With more food on the planet than ever before, it's difficult to believe that people still go hungry every day. You might assume that natural disasters, drought, or a lack of access to necessary farming equipment are to blame for a lack of food. What may surprise you, though, is that conflict is a leading cause of hunger.
Currently, conflict between Sudan and South Sudan is causing food shortages affecting millions, leaving children most vulnerable. While it is easy to see the role that a natural disaster or drought plays in hunger, the connection between conflict and hunger can be complicated. To make this complex issue easier to understand, World Vision's James Addis outlines some key questions below.
This weekend, thousands of students across the country will participate in World Vision's 30 Hour Famine -- an event where teenagers fast for 30 hours, learn about global hunger, and raise funds to feed and care for hungry children around the world.
Nicole, a home-school mom and youth leader, started doing the Famine when she was 16. Nicole offers some incredible insight, having seen the Famine from the perspective of both a student and a leader. We asked her to share why she does the Famine.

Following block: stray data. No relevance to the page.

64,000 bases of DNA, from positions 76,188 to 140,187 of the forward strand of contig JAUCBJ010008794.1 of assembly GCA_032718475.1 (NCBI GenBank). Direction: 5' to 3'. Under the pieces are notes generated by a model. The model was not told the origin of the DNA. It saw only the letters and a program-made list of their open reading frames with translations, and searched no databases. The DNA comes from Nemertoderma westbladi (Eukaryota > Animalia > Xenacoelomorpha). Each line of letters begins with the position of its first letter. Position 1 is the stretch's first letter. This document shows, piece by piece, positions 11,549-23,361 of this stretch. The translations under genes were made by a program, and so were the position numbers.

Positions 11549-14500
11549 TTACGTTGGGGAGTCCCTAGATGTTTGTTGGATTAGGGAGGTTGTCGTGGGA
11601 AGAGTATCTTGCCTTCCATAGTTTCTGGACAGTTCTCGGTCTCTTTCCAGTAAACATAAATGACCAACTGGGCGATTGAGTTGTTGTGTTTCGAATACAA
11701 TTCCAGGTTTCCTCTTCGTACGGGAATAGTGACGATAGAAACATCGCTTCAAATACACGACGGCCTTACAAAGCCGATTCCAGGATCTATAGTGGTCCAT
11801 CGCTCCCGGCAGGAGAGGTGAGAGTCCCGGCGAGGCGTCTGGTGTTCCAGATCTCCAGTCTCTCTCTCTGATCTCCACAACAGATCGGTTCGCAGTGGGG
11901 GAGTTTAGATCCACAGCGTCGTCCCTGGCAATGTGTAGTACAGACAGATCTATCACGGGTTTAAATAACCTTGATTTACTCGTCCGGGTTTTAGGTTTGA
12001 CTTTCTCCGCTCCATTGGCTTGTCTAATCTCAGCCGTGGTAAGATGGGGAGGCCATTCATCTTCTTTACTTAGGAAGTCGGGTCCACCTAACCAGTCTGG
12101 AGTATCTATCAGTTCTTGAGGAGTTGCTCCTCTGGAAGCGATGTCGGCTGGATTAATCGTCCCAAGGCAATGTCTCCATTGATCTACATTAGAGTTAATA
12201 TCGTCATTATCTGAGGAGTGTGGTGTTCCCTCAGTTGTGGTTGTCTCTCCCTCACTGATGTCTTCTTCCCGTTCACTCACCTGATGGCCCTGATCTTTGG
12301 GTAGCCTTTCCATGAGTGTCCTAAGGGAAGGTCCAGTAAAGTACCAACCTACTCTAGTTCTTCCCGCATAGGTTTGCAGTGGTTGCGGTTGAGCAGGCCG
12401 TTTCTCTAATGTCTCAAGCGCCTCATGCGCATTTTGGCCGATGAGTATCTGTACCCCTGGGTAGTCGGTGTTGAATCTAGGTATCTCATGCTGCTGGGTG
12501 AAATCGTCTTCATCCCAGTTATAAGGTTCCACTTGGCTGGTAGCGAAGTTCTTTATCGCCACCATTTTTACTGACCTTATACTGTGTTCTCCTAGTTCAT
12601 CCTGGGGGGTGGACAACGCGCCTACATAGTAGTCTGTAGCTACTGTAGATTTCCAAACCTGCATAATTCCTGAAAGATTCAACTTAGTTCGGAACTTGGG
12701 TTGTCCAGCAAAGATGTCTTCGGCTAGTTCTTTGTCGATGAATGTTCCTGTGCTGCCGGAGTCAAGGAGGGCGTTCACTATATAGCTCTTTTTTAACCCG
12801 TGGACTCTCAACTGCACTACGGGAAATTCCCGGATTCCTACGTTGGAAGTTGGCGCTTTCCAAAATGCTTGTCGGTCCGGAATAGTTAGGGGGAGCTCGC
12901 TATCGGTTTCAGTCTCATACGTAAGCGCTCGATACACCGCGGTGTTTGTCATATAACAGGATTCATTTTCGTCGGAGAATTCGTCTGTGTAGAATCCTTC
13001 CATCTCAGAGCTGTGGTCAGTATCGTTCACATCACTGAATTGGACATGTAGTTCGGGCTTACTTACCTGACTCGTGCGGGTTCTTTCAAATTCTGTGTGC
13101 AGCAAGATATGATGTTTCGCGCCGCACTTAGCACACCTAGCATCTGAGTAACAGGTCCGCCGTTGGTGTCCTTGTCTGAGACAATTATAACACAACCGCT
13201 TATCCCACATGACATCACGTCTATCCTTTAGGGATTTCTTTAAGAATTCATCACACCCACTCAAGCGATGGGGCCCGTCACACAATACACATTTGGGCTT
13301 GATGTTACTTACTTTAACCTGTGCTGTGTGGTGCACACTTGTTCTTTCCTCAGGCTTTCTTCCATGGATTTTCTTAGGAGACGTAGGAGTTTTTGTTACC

Today is Earth Day, an opportunity to step back and appreciate the care and detail God put into creating our universe. God is an amazing artist, and He has set creation before us to show us His glory and remind us of His love. Psalm 95:3-5 tells us: "For the LORD is the great God, the great King above all gods. In his hand are the depths of the earth, and the mountain peaks belong to him. The sea is his, for he made it, and his hands formed the dry land." In Seattle, where I live, this verse comes to life all the time -- natural beauty is evident all around me. Lush green trees, beautiful mountain ranges, numerous lakes, and the Puget Sound remind me of God’s creativity and craftsmanship daily. Spring has brought cherry blossoms and daffodils in abundance. Everywhere I look, I see His awe-inspiring creation.